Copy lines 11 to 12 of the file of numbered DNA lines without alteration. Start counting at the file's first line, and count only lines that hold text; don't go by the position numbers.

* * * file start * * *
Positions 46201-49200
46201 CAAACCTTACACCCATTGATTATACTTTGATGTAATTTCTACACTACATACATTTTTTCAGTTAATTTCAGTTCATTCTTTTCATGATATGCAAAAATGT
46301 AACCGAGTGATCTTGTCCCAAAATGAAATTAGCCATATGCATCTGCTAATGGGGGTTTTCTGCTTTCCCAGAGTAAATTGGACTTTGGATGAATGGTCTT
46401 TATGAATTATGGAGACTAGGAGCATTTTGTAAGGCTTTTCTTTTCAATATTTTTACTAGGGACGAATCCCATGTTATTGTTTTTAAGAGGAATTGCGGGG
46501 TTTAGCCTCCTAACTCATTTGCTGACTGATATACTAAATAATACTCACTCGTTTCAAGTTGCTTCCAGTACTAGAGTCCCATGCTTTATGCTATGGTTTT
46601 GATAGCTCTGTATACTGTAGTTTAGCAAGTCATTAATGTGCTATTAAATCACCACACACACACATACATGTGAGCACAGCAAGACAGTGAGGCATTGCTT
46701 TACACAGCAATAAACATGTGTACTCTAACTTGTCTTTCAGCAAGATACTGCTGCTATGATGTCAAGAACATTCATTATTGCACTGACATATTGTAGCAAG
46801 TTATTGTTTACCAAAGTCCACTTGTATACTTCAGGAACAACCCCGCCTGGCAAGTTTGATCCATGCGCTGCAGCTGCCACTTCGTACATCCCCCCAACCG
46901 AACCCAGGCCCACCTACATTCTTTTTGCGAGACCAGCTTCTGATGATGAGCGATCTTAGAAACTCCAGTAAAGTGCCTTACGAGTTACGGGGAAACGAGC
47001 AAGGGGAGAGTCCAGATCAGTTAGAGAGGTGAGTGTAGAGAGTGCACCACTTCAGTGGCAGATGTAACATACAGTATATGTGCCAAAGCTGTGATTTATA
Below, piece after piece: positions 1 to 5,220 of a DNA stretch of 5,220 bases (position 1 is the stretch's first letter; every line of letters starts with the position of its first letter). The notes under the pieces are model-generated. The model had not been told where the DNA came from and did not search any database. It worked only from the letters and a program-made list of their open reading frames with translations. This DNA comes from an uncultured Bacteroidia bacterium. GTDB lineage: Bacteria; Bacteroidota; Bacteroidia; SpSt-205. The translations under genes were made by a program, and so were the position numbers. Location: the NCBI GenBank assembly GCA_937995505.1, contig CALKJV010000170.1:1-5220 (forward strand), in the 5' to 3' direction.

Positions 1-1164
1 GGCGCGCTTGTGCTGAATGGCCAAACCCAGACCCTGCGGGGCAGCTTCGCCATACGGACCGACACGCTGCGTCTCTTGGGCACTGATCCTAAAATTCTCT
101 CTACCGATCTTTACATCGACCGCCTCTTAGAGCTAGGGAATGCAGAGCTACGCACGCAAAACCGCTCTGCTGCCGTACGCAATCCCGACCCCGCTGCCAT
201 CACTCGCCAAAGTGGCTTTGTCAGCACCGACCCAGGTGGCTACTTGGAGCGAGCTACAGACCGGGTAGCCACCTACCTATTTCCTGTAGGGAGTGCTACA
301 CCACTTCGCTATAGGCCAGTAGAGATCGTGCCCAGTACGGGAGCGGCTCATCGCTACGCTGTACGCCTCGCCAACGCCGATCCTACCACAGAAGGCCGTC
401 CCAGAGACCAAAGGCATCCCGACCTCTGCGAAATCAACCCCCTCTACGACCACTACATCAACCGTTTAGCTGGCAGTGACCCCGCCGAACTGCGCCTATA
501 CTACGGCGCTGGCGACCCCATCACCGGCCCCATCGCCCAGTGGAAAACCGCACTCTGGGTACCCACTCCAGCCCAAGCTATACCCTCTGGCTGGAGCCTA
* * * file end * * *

Below, piece after piece: positions 1 to 5,220 of a DNA stretch of 5,220 bases (position 1 is the stretch's first letter; every line of letters starts with the position of its first letter). The notes under the pieces are model-generated. The model had not been told where the DNA came from and did not search any database. It worked only from the letters and a program-made list of their open reading frames with translations. This DNA comes from an uncultured Bacteroidia bacterium. GTDB lineage: Bacteria; Bacteroidota; Bacteroidia; SpSt-205. The translations under genes were made by a program, and so were the position numbers. Location: the NCBI GenBank assembly GCA_937995505.1, contig CALKJV010000170.1:1-5220 (forward strand), in the 5' to 3' direction.

Positions 1-1164